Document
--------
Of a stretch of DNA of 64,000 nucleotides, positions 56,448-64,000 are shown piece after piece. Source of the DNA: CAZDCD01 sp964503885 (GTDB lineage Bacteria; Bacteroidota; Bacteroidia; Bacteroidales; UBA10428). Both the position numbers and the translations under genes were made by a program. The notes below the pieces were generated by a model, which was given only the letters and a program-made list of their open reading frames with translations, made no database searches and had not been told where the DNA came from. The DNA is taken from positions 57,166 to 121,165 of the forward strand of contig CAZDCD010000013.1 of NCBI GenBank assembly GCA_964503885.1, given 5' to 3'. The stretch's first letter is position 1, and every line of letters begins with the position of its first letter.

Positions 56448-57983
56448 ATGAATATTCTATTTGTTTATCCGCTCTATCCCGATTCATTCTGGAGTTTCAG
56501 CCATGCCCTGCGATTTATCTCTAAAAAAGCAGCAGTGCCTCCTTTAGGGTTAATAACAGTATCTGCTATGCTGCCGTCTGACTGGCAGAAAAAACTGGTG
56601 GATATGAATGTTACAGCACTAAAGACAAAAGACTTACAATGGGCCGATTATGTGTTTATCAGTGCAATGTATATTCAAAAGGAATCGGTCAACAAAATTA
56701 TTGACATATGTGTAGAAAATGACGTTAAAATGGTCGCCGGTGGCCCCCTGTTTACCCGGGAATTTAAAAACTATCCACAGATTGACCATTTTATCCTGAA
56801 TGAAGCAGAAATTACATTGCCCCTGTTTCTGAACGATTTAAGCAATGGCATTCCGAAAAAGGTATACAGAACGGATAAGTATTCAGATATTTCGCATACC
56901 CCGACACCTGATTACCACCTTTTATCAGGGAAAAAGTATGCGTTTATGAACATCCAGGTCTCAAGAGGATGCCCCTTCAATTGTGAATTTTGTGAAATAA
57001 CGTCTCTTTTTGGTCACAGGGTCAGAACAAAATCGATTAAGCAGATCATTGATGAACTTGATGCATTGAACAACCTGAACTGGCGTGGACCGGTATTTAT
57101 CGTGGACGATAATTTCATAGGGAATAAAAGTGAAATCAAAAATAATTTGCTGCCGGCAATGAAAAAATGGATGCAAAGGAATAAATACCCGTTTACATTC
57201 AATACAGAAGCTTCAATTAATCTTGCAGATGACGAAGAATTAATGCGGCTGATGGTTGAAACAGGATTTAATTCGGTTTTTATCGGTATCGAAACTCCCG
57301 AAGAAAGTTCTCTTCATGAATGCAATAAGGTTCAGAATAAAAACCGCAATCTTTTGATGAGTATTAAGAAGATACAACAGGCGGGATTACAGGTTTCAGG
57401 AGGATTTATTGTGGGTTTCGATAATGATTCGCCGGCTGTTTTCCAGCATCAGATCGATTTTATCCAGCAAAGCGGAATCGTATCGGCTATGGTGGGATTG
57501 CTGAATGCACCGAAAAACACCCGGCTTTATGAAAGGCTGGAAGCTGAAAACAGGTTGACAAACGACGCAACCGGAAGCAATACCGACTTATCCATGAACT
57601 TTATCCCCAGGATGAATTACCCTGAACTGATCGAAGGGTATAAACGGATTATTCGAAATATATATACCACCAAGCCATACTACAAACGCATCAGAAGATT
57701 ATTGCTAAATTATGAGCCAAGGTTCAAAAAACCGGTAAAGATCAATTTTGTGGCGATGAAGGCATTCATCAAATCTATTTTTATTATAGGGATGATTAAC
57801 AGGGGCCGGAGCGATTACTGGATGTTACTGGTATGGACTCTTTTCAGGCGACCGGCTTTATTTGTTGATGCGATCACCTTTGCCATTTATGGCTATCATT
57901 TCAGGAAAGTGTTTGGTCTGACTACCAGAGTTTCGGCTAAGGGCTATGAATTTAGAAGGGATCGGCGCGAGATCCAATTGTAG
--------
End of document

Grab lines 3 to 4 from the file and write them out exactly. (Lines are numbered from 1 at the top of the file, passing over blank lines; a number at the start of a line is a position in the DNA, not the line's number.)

56448 ATGAATATTCTATTTGTTTATCCGCTCTATCCCGATTCATTCTGGAGTTTCAG
56501 CCATGCCCTGCGATTTATCTCTAAAAAAGCAGCAGTGCCTCCTTTAGGGTTAATAACAGTATCTGCTATGCTGCCGTCTGACTGGCAGAAAAAACTGGTG